Party Second Quarter Returns Hint at Trends Worth Watching

July 31st, 2012

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If we're really honest, the federal polls don't mean too much three years out from an election and with still one interim leader, seat projections are an iffy proposition given the pending redistribution and a party system likely still in transition, and most of the financial data we're getting lately can only tell us in great detail what happened last year.

But Monday evening's release of the federal party second quarter fundraising reports hints at a few potential trends in the making. And of course with the looming end of the quarterly public subsidy payments, getting its fundraising machinery into shape is paramount for any political party wanting to challenge the governing Conservatives.

Here's what the reports suggest:

  • The NDP came within $63K of beating the Liberals in second quarter fundraising: $1,743,862.40 to the Liberals' $1,807,092.36. This comes after a first quarter where they were some $337K behind the Liberals, who naturally took full advantage of their competitor's leadership vacuum to try and guarantee a niche of political and financial support for themselves in their new role as the third party.
  • At some $3.74M year-to-date the NDP has raised nearly as much by the end of June as it usually raises in an entire non-election year. For example, this amounts to 86% of the party's best ever non-election year haul of 2010 (then $4.38M). These two developments combined raise the spectre that the NDP might surpass the Liberals in fundraising by the end of December.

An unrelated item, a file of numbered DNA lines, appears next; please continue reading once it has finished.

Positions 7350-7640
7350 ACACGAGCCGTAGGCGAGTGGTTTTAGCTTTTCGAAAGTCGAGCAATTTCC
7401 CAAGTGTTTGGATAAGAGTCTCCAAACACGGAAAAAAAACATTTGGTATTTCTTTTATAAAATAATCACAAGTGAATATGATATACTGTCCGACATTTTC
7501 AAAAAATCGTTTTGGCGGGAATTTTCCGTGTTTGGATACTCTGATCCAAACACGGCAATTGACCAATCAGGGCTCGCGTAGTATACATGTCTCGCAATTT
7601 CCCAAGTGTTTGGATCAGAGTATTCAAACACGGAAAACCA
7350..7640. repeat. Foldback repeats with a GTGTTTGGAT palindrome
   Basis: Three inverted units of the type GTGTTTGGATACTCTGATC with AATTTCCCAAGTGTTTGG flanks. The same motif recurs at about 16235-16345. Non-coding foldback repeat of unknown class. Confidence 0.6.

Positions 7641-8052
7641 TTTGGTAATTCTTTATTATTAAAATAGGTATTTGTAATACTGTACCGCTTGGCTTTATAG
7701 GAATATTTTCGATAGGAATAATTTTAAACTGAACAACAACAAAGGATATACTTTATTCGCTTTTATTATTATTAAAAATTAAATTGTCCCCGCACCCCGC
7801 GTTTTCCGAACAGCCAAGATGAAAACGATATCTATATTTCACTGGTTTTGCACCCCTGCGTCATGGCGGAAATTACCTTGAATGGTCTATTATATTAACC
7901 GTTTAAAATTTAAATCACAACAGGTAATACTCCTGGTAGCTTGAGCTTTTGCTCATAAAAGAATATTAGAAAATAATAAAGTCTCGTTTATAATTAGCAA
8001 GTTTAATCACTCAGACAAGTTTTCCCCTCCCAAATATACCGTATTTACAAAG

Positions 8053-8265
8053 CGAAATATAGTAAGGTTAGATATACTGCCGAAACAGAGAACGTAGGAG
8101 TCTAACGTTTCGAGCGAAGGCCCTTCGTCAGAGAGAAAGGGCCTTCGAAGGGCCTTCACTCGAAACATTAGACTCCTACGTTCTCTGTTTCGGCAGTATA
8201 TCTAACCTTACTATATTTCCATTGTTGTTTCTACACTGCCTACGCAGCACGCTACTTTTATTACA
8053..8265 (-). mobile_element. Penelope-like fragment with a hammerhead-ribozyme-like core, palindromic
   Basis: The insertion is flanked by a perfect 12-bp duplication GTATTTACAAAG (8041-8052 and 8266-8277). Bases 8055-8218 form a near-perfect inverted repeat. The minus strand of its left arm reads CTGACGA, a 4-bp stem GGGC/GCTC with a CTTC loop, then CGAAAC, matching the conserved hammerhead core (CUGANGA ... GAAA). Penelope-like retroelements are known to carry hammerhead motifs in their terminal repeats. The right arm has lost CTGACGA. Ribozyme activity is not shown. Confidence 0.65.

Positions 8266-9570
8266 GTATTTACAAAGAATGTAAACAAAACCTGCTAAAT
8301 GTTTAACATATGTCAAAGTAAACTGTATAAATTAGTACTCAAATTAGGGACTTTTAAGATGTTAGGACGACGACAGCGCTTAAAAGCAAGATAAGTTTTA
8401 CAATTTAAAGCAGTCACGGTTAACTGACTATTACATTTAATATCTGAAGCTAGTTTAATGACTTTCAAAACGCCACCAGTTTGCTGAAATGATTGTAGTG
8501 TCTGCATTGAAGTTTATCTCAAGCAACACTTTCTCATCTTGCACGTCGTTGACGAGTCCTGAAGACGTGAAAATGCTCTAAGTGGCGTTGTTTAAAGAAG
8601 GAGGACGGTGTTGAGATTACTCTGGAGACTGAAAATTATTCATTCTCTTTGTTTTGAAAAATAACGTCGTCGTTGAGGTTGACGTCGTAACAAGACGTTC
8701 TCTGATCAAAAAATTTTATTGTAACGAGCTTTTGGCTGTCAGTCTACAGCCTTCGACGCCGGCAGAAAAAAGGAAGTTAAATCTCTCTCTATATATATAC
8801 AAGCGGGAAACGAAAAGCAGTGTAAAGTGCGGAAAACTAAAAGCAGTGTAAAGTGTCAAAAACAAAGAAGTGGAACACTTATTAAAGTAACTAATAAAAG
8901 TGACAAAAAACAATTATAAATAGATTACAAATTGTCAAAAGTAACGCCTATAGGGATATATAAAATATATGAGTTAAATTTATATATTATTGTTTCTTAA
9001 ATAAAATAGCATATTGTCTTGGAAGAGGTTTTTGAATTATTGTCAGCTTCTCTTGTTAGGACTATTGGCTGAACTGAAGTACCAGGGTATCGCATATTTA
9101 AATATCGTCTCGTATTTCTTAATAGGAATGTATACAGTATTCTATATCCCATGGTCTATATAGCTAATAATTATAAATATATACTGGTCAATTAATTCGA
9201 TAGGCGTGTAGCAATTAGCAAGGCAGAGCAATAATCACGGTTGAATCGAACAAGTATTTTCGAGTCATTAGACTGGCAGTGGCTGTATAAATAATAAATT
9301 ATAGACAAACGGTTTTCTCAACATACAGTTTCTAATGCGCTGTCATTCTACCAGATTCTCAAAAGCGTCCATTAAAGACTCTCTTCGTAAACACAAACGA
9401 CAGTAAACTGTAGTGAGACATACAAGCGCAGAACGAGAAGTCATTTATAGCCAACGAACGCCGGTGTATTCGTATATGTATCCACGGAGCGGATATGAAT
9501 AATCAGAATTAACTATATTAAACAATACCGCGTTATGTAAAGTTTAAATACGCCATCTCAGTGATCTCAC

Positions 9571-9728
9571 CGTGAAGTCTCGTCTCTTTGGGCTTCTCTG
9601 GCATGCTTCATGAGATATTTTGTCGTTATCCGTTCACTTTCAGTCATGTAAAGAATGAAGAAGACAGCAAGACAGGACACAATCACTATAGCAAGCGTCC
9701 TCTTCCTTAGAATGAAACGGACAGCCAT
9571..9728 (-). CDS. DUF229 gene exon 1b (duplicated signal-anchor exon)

• The Liberals, meanwhile, are succeeding in increasing their numbers of small donors. And while the NDP is also demonstrating some real progress in increasing its number of overall donors over previous non-election years, the Liberals have been able to move and stay ahead of them on that score. (See the "Quarterly Data" tab at the Pundits' Guide "Finances" page for all the details).
  • The Conservatives, on the other hand, are seeing another slip in their numbers of both small donors and overall donors, after last year's push to win a majority government. This did not hurt their overall fundraising take for the moment, as it looks like the party made a big push for "at the limit" contributions of $1,000-$1,200 in the second-quarter including what looks like a very successful push in the Montréal area the first week of June. But every majority government takes a hit as it rolls out the toughest part of its agenda early in its mandate, and no government lasts forever, so if there is to be any early warning sign of a more permanent change in their fortunes, it will show up as a decline in the number of small contributors. Although, we've seen false positives before.
  • The Green Party is not dead yet, as their recent fundraising performance will attest. A healthy second quarter for them seems to be in part the result of prepaid convention fees (lots of $249 contributions showing up), but not exclusively. Unfortunately for them, as we'll see when we review the 2011 annual financial statements in a subsequent post, they have to raise this money in order to repay their election loans.
  • The Bloc Québécois might be on life support, but on the other hand, their usual pattern is to go dormant on the fundraising front when their sister party needs to build up its own provincial warchest. When a federal election was constantly looming, the Bloc stepped up its on-going fundraising, but otherwise typically it did a round of central fundraising at year-end, and otherwise left the field open to its riding associations.

Now, part of what's allowing the NDP to compete with the Liberals are some significant bequests, and they got another one in the second quarter of 2012 — just over $296K from the estate of a William Giesbrecht of Coquitlam, BC, along with another bequest of some $23K from Anne Murray Powell of Toronto, ON. The estate of the late Jack Layton made a $50K bequest in December, 2011 and another $50K in March, 2012, though no further bequests from the party's former leader were recorded this quarter.